Actor Rodney Bewes, best known as the star of 1960s BBC sitcom The Likely Lads, has died aged 79.
Bewes, who played Bob Ferris in the iconic comedy and its 70s sequel Whatever Happened to the Likely Lads, died on Tuesday morning, a week before his 80th birthday.
His agent Michelle Braidman confirmed the news, calling him a “true one off” and “brilliant storyteller”.
She added, “He had a funny anecdote for every occasion. Our thoughts are with his family and friends at this sad time. We will miss him terribly.”
Bewes was originally born in Yorkshire in 1937 before his family moved to Luton. He began his acting career young, appearing in the BBC’s Mystery at Mountcliffe Chase and The Pickwick Papers in 1952 and then moving to London aged 14 to attend Rada.
Other early roles came in repertory theatre and TV series like Z-Cars and Dixon of Dock Green, before Bewes finally secured his starmaking role in The Likely Lads alongside longtime collaborator James Bolam in 1962.
A sequel and 1975 film spin-off followed, but Bewes and Bolam spectacularly fell out over a newspaper interview, and Bolam refused to speak to Bewes for four decades.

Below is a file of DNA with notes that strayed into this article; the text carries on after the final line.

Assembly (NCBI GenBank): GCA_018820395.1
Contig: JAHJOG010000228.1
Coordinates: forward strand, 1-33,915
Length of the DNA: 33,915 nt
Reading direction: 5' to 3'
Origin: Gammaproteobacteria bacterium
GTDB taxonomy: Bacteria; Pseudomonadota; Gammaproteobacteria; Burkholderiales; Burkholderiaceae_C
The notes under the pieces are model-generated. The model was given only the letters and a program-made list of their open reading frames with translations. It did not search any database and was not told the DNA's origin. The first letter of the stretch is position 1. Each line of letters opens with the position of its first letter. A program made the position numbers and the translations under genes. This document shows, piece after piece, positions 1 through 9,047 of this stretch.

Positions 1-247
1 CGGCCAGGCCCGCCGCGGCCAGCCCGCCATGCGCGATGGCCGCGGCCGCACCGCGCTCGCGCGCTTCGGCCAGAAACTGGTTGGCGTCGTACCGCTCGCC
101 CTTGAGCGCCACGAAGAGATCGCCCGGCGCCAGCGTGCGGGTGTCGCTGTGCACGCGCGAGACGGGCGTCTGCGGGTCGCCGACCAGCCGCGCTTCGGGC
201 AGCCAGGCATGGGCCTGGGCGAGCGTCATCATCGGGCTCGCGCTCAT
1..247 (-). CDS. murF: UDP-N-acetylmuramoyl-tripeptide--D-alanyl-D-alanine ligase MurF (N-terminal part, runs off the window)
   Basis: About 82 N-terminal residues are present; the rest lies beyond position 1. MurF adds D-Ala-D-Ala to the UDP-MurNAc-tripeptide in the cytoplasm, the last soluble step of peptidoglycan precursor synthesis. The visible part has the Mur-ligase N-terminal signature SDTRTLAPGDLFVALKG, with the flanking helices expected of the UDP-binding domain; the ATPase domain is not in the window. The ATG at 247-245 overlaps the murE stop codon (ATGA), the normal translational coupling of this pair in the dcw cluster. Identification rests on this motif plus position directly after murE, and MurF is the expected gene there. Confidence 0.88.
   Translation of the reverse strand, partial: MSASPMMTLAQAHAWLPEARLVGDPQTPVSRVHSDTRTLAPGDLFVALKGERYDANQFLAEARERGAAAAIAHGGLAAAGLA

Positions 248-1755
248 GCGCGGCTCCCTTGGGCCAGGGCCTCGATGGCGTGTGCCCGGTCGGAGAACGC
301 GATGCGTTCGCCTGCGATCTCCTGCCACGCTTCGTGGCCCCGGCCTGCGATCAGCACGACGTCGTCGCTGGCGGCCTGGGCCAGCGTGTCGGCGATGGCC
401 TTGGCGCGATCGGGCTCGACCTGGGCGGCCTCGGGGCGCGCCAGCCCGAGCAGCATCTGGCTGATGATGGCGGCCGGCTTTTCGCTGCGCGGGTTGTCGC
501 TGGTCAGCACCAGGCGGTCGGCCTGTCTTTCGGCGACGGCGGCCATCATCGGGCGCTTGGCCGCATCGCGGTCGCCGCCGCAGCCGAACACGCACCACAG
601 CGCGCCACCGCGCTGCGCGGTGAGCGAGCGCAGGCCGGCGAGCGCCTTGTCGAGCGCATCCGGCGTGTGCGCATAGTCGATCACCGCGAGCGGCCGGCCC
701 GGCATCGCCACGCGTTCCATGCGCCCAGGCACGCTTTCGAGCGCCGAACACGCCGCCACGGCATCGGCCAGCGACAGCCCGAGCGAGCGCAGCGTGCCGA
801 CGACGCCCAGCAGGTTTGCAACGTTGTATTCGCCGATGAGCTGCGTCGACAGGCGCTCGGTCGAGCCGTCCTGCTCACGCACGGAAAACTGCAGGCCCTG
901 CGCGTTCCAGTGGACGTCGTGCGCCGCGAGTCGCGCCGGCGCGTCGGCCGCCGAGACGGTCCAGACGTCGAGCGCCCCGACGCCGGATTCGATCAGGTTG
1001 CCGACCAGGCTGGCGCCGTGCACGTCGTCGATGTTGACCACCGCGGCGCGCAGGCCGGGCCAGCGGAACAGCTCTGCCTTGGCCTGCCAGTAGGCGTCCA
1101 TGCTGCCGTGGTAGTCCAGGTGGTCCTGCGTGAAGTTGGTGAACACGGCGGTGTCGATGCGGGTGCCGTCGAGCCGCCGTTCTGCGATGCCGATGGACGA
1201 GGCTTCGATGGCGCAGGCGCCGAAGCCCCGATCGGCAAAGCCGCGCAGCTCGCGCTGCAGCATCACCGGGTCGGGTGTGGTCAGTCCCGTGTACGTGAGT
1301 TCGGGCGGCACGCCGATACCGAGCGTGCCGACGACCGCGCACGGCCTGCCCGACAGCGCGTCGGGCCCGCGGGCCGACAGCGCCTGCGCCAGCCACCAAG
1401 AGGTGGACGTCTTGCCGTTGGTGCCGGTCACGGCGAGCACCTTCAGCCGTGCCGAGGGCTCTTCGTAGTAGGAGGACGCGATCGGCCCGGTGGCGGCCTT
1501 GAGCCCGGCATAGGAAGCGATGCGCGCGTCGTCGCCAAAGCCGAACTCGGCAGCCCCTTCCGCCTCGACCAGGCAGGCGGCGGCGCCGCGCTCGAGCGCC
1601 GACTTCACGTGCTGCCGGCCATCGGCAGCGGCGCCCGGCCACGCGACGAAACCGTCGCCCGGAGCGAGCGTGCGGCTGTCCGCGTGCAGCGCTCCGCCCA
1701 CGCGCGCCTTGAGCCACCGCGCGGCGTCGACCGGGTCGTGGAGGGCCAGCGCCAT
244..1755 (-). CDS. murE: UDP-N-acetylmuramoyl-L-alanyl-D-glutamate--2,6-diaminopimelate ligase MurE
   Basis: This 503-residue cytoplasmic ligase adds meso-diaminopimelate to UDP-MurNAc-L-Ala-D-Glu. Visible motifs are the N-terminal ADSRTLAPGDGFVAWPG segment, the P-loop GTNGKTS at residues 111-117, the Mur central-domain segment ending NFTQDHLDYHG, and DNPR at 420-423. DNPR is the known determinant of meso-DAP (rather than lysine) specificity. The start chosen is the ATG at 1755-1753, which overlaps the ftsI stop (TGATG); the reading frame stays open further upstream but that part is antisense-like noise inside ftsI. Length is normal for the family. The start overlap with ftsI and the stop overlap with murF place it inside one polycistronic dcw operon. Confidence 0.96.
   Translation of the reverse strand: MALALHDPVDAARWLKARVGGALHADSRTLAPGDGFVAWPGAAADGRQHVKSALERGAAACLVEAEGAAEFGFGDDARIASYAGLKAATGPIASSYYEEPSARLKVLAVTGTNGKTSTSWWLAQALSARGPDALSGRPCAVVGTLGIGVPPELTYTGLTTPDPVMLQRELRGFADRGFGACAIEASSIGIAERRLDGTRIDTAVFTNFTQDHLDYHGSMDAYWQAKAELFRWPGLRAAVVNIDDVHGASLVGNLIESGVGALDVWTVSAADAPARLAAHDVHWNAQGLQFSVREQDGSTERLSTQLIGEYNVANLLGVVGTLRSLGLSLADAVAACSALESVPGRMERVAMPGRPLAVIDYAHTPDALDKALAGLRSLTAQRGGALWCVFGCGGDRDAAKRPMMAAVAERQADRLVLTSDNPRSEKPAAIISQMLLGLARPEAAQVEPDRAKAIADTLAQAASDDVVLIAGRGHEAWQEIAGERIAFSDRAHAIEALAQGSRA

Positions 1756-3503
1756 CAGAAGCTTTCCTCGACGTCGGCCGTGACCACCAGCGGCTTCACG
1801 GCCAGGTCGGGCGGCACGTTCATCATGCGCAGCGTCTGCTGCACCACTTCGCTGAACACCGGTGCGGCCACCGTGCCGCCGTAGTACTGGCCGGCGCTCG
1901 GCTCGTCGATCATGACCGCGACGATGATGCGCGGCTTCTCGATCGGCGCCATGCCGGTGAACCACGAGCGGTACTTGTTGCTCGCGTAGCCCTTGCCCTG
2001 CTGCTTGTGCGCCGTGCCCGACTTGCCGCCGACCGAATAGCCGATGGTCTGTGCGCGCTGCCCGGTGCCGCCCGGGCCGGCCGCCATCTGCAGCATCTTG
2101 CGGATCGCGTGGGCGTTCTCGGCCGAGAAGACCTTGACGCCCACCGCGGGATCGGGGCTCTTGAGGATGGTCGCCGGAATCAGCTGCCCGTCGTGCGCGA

However, their years together in the BBC sitcom left a lasting impact on fans throughout the UK, with many famous faces including comedian Jack Dee, Olympic rower Matthew Pinsent, Mark Gatiss and presenters Ant and Dec (who played the Likely Lads in a remake of classic Likely Lads episode No Hiding Place in 2002) paying tribute to Bewes’ career on Twitter.
BBC comedy controller Shane Allen paid tribute to Bewes and The Likely Lads: “Audiences got to see him go from black and white to colour as the revival was a huge hit with audiences of all ages. It’s one of the all-time great BBC sitcoms; timeless in its humour and will be enjoyed for decades to come.”
Bewes is survived by a daughter and three sons, and his two grandchildren.